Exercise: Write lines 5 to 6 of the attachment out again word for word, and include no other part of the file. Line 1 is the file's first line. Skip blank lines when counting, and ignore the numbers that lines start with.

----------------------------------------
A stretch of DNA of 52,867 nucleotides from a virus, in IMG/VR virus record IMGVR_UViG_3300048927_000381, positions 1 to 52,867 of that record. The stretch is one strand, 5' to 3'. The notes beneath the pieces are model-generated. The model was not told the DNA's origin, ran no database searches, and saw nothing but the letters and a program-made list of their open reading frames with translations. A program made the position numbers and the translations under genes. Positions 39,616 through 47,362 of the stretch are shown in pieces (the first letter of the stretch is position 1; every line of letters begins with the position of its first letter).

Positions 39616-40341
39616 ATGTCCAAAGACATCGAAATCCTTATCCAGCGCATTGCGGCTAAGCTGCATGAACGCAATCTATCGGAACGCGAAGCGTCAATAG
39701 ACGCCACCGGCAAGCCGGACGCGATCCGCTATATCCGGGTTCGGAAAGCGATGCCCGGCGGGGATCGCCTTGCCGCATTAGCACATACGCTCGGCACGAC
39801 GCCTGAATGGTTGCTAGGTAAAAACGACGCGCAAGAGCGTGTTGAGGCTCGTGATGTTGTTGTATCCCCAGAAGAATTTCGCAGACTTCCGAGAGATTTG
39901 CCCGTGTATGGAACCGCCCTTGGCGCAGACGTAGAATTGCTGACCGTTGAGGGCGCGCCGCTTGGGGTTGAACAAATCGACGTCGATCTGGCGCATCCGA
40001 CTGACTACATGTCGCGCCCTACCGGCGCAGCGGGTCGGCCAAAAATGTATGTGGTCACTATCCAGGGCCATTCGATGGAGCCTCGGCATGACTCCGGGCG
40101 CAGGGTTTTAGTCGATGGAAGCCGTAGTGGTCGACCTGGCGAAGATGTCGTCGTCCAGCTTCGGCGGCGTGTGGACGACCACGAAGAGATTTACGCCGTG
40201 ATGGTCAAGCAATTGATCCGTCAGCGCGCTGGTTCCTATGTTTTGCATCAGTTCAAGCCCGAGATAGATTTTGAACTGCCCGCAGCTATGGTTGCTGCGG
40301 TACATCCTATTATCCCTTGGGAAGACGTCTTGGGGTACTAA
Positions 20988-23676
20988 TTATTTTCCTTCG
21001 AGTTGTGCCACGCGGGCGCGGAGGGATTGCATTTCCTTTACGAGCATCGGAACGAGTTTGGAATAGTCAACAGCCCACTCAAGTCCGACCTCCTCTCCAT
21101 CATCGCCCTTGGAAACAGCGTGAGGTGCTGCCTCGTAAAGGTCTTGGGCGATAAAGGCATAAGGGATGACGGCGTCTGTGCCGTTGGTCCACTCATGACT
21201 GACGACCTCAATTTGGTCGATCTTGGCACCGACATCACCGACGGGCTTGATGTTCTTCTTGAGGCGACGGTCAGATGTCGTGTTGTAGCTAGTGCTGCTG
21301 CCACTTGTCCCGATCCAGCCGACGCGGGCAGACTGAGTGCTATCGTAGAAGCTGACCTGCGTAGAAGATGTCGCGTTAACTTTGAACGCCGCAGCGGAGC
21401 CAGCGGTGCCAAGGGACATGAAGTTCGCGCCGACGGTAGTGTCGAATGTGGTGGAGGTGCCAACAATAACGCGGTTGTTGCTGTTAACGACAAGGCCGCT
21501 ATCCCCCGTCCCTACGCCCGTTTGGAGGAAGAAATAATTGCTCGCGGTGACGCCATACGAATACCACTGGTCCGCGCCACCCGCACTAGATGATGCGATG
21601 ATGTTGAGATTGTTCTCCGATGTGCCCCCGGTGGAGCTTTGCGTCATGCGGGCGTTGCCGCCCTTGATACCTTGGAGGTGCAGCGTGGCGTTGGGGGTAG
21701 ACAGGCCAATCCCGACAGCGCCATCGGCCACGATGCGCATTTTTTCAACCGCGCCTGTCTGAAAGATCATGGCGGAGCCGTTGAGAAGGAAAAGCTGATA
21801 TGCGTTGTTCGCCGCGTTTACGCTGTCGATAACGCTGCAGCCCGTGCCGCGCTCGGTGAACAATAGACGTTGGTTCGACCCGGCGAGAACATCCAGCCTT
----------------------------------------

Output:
39801 GCCTGAATGGTTGCTAGGTAAAAACGACGCGCAAGAGCGTGTTGAGGCTCGTGATGTTGTTGTATCCCCAGAAGAATTTCGCAGACTTCCGAGAGATTTG
39901 CCCGTGTATGGAACCGCCCTTGGCGCAGACGTAGAATTGCTGACCGTTGAGGGCGCGCCGCTTGGGGTTGAACAAATCGACGTCGATCTGGCGCATCCGA